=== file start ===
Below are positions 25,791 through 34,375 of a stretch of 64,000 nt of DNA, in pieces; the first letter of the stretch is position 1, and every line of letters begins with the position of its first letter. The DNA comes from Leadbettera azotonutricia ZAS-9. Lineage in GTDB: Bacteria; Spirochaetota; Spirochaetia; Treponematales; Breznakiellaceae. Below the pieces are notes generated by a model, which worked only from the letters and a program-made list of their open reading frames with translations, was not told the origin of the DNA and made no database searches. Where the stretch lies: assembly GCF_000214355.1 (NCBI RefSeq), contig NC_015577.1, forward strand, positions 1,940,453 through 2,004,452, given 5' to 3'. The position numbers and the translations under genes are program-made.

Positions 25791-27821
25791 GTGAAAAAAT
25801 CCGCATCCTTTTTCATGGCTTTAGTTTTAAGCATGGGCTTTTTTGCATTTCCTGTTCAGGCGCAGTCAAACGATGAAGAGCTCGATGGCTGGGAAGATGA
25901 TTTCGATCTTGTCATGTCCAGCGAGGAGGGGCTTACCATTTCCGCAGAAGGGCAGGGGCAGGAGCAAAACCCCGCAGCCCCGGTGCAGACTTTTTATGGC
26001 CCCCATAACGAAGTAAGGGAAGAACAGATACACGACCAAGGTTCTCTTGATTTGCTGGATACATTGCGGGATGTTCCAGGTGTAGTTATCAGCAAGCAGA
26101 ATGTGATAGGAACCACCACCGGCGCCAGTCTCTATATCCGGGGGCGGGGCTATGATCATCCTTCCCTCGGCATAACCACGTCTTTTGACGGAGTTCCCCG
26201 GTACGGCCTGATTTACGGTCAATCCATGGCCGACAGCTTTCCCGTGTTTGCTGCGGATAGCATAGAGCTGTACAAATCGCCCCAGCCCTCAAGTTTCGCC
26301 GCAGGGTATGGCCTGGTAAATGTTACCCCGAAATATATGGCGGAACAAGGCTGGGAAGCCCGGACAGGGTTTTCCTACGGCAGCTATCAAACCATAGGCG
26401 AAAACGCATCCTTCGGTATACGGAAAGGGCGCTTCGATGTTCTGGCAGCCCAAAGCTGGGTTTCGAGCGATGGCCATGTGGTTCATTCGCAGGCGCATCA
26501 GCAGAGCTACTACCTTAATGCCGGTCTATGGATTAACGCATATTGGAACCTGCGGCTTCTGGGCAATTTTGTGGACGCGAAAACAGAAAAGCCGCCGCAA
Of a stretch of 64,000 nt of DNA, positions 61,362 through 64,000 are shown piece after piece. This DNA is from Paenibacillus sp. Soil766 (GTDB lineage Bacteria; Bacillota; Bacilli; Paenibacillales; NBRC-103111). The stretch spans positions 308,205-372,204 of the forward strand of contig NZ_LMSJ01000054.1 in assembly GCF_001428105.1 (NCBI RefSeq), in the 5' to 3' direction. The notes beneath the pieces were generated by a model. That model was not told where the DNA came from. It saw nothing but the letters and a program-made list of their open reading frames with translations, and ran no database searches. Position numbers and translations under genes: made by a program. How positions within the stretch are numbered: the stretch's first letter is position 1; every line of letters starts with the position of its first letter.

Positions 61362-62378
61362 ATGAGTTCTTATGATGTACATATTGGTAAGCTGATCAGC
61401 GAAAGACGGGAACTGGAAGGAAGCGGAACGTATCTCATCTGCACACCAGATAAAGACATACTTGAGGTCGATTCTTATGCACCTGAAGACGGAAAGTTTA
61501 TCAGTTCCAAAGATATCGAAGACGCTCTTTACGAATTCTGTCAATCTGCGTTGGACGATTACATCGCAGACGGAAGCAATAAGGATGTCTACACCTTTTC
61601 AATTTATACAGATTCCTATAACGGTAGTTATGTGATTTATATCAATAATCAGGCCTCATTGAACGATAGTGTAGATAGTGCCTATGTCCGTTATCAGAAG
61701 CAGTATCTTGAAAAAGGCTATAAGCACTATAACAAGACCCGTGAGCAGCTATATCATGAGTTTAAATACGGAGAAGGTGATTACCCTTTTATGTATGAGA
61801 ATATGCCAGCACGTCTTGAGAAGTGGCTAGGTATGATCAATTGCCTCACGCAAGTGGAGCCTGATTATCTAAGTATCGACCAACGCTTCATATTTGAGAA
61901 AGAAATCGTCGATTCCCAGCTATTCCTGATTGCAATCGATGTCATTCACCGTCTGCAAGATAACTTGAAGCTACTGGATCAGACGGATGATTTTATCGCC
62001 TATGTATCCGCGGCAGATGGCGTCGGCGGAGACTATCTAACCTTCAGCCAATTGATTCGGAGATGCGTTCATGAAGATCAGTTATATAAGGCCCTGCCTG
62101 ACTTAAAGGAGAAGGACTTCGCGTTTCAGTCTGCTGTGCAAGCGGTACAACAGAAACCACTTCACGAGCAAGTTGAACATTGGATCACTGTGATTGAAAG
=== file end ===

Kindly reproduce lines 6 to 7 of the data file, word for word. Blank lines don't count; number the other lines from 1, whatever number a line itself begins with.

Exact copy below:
26001 CCCCATAACGAAGTAAGGGAAGAACAGATACACGACCAAGGTTCTCTTGATTTGCTGGATACATTGCGGGATGTTCCAGGTGTAGTTATCAGCAAGCAGA
26101 ATGTGATAGGAACCACCACCGGCGCCAGTCTCTATATCCGGGGGCGGGGCTATGATCATCCTTCCCTCGGCATAACCACGTCTTTTGACGGAGTTCCCCG